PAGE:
as good and fast UMTS and HSDPA are, it's still quite "limited" in downstream to
14.4 Mbps (even if this is already faster then my DSL line can offer).
Nevertheless, NTT DoCoMo, Inc. is already heavily working on the development of
the 4G standard and announced today that this month it began testing an
experimental Super 3G system for mobile communications. With this experiment,
DoCoMo will seek to achieve a downlink transmission rate of 300 Mbps over a
high-speed wireless network (even if 100 Mbps is the current target for 4G
Super 3G features low-latency data transmission and improved spectrum
efficiency. It is a highly advanced version of High-Speed Downlink Packet Access
(HSDPA) and High-Speed Uplink Packet Access (HSUPA), which have been evolved
from W-CDMA packet transmission technologies standardized by the 3rd Generation
Partnership Project (3GPP). The 3GPP, a telecommunications standards
organization, is currently discussing standardization of Super 3G under the name
Long Term Evolution (LTE).
DoCoMo will begin with an indoor experiment to test transmission speed using
one transmitting and one receiving antenna. The company will then expand the
experiment to examine downlink transmission by employing up to four
Multiple-Input Multiple-Output (MIMO) antennas for both the base station
(transmission side) and mobile station (receiving side); the goal is to achieve
a downlink transmission speed of 300Mbps. MIMO is an antenna technology for
wireless communications in which different data streams are spatially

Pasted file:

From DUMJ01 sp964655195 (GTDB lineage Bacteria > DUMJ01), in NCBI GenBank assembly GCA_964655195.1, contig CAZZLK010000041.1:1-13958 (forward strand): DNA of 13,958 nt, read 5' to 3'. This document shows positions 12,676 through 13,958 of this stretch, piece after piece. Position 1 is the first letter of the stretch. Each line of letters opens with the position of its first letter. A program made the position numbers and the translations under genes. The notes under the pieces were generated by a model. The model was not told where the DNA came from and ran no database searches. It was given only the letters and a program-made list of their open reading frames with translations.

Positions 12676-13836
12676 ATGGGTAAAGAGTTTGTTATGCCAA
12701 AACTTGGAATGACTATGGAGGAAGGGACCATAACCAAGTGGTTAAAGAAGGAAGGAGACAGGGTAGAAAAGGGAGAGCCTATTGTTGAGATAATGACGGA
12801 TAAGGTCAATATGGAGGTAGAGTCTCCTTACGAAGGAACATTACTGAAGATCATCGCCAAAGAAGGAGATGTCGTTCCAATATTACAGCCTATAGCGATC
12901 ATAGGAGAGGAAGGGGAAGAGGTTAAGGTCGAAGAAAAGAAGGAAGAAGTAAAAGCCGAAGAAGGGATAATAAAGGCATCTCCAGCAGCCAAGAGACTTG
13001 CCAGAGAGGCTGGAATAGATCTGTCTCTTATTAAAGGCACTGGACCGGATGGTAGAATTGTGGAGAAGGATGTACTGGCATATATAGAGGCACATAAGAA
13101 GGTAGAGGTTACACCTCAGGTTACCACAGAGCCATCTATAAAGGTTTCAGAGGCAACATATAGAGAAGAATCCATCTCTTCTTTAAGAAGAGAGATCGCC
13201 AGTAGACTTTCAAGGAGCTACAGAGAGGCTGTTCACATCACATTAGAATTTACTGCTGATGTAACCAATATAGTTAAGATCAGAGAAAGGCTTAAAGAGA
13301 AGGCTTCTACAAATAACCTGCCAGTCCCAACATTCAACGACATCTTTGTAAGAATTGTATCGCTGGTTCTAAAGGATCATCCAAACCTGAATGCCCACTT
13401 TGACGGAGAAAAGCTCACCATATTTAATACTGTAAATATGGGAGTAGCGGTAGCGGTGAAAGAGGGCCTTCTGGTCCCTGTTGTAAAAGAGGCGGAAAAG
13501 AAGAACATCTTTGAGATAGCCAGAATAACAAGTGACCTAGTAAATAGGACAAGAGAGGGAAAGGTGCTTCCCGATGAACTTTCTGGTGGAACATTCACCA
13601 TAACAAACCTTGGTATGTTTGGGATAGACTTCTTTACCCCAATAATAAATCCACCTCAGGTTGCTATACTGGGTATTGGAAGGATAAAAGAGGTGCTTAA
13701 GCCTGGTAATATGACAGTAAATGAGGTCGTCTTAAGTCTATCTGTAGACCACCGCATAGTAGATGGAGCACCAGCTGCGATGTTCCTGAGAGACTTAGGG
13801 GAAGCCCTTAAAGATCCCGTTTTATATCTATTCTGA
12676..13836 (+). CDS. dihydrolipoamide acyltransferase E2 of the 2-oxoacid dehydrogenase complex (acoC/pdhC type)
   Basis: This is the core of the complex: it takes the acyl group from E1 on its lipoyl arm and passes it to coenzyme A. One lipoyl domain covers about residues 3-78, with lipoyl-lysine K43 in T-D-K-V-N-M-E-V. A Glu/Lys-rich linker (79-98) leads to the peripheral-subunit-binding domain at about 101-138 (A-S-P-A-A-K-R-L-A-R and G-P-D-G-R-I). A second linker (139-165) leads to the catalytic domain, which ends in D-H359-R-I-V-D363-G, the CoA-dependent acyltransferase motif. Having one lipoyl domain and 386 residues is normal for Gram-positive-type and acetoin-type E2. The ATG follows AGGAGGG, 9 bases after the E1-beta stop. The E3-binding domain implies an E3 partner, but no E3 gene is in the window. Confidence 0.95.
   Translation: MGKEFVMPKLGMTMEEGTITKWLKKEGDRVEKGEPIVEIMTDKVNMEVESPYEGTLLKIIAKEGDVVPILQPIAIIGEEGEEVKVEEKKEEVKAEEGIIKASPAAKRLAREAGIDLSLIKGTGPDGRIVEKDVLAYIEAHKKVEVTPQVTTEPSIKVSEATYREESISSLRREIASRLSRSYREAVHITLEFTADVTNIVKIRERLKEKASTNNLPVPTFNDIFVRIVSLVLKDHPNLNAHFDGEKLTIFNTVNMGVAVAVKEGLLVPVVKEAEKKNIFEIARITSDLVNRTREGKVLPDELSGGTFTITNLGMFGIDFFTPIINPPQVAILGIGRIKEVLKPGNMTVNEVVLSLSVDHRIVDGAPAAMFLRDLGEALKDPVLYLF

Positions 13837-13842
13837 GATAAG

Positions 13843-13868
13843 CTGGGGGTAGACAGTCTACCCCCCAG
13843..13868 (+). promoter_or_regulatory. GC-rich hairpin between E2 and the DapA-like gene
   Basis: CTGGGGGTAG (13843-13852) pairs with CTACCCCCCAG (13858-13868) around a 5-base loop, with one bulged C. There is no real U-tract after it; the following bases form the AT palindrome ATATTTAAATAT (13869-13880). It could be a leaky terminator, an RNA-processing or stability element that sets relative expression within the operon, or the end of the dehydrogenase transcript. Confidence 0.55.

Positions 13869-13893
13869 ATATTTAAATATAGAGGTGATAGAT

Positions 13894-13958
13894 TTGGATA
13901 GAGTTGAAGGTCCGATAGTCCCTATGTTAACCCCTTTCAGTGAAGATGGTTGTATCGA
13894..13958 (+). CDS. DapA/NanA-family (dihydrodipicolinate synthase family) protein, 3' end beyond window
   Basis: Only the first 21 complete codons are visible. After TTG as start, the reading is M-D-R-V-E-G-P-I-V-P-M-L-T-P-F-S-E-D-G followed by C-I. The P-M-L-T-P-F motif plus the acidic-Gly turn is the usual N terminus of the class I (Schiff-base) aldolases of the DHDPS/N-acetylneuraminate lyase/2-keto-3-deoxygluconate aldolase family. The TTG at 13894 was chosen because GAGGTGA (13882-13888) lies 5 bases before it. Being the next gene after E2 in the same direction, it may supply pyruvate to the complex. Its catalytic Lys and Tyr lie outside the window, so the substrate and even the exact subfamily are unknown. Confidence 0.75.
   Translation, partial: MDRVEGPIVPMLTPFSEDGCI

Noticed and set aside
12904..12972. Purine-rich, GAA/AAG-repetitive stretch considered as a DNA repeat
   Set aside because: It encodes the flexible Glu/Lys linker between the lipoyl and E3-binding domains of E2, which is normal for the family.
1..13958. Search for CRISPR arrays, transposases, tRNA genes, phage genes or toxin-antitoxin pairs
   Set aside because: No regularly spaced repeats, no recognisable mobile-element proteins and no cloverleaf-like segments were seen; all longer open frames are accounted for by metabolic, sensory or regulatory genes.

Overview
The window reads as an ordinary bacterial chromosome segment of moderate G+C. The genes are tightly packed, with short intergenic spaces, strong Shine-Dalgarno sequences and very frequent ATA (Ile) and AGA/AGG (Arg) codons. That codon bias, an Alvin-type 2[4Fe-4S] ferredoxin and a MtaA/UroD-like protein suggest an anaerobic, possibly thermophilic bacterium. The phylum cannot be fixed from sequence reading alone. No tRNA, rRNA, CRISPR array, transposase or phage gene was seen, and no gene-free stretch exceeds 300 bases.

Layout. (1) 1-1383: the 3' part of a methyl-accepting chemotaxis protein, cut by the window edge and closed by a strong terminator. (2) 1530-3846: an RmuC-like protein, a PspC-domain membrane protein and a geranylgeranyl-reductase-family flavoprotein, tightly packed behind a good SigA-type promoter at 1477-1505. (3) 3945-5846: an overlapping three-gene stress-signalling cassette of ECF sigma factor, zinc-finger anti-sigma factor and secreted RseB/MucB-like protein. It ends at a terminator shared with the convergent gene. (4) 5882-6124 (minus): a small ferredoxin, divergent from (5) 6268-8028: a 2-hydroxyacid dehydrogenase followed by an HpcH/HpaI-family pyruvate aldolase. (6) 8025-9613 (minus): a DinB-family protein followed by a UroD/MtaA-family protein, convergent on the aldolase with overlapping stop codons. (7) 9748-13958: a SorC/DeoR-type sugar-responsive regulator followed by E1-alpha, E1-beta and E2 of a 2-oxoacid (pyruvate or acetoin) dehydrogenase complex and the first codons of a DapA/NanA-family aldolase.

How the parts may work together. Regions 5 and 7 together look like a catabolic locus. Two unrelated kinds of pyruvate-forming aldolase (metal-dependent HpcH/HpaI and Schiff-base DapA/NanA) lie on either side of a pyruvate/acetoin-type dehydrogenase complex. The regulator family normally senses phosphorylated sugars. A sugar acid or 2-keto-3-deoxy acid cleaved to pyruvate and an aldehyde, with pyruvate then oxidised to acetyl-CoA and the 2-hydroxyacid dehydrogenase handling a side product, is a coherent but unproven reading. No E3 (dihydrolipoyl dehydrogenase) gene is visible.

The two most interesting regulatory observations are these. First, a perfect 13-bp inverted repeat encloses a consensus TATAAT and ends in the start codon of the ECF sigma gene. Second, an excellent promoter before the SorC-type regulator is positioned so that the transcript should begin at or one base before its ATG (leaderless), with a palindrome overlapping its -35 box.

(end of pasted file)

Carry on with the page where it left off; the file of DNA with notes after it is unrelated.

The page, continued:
multiplexed using multiple antennas for both transmission and reception on the
same frequency. Also to be examined is the "handover function" - switching of
the connection between two base stations.
DoCoMo will also examine the functionality of applications for voice and
image transmission, games and the like, key capabilities impacting the Super 3G
DoCoMo, aiming to achieve sustainable, efficient use of 3G spectrum
resources, is leading the discussion over LTE. DoCoMo believes Super 3G will
allow the company to make a smooth transition to 4G in the future.
All the stuff above sounds pretty impressive and I'm definitely looking
forward the 4G development and first live networks (which we will not see before
2010 anyway) but I wonder how mobile devices like Windows Mobile smartphones can
handle this amount of data. I mean, if you take a TI OMAP CPU at 200 MHz or a TI
CPU at 400 MHz, it's a lot of data this CPUs have to process within a second.
Looks like we will also need a new CPU generation, something better then ARM and
Bulverde. But chip designers also have time until 2010 - so I'm confident the
CPUs are ready if the networks are available.
Cheers ~ Arne